Economic Development Administration Resilience in Economic Development Planning

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1 CO DOT FEMA FEMA Economic Development Administration : DR 4145

2 ACKNOWLEDGEMENTS This report was prepared by the U.S. Economic Development Administration (EDA) with assistance from the Federal Emergency Management (FEMA) Agency through the Economic Recovery Support Function (RSF) under the National Disaster Response Framework (NDRF). Additional assistance was provided by the Colorado Recovery Office, Colorado Department of Local Affairs, Colorado Office of Economic Development and International Trade, and J&M Global Solutions LLC. EDA extends special thanks to the regional, county, and local economic development officials who participated in this effort.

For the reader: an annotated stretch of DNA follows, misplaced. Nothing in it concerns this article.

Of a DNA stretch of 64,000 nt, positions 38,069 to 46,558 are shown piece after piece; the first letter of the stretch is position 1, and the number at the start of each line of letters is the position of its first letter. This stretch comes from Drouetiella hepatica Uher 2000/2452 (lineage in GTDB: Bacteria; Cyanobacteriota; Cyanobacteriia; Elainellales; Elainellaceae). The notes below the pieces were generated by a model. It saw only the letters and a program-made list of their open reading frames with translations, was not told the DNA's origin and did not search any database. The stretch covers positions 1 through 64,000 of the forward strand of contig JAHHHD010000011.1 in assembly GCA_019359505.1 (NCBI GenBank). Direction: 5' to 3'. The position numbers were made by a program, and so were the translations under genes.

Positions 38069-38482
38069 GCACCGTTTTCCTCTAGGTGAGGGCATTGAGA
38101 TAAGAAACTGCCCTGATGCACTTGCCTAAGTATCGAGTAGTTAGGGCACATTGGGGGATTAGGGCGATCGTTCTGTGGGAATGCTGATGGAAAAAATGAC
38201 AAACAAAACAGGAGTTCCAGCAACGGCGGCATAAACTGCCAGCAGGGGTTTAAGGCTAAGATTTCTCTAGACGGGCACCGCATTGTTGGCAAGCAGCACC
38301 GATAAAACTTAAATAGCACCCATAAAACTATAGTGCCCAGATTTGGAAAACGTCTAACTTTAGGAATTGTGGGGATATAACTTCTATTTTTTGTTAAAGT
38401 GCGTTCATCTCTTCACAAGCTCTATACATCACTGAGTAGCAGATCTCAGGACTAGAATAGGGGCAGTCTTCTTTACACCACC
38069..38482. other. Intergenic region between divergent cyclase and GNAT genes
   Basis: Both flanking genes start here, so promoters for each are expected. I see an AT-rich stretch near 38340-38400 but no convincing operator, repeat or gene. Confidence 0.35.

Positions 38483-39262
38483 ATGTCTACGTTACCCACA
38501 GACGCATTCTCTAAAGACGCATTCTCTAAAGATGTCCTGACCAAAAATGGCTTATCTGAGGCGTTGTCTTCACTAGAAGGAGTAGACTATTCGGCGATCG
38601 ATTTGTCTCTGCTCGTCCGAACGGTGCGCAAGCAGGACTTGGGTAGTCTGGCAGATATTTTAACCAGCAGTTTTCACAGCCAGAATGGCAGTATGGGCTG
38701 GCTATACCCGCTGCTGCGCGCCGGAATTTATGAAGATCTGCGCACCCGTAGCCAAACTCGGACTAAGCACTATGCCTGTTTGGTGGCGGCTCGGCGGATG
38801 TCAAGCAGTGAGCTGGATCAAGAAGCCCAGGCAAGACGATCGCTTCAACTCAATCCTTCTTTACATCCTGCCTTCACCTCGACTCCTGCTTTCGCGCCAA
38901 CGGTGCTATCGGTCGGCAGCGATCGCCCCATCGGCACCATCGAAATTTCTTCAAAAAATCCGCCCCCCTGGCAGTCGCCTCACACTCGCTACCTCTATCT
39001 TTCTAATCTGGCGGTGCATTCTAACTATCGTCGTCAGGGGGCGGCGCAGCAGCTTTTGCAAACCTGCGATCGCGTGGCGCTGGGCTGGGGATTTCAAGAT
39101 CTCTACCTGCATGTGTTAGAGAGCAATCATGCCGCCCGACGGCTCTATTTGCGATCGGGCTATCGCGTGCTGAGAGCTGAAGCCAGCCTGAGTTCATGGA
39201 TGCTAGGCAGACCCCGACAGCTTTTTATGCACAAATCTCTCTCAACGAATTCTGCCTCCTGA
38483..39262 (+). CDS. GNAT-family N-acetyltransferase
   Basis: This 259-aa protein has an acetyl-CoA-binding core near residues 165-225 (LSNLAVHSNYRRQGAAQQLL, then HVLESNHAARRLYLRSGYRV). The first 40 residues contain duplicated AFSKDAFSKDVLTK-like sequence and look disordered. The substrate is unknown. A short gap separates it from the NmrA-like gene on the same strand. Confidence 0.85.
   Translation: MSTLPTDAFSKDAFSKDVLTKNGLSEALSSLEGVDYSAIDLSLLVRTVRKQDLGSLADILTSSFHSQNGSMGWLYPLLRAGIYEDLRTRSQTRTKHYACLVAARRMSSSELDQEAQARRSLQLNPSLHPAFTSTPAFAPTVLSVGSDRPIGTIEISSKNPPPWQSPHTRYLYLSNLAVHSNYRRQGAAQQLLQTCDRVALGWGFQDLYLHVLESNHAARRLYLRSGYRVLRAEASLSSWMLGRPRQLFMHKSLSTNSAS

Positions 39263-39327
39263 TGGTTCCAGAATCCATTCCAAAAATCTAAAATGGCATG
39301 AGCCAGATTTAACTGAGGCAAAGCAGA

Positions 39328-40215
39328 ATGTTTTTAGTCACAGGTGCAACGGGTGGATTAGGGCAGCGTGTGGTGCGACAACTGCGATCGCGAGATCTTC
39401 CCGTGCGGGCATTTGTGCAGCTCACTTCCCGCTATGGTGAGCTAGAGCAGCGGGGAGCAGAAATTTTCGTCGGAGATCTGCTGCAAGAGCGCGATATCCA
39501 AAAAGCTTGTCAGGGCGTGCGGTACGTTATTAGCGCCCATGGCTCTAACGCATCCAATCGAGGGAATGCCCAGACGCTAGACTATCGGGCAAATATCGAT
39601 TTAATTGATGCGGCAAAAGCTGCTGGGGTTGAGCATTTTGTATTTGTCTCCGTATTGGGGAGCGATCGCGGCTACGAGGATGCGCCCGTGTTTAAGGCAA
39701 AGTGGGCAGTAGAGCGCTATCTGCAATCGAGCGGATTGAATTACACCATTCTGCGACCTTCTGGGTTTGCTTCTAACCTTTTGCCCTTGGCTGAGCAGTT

3 TABLE OF CONTENTS EXECUTIVE SUMMARY BACKGROUND Overview of Disaster Economic Recovery Support Function Economic Resilience OVERVIEW OF PROJECT Goals Process FINDINGS Metric Evaluation Results Trends Identified Economic Resilience Practices OPPORTUNITIES FOR INCORPORATING ECONOMIC RESILIENCE Opportunities for Communities and Economic Development Organizations Opportunities for State and Federal Agencies CONCLUSION AND NEXT STEPS APPENDIX A: BIBLIOGRAPHY APPENDIX B: ECONOMIC RESILIENCE PLANNING EVALUTION TOOL APPENDIX C: ECONOMIC RESILIENCE PLANNING CHECKLIST APPENDIX D: PERCENTAGE OF RESULTS APPENDIX E: REGIONAL EVALUATION TOOL SUMMARIES Page i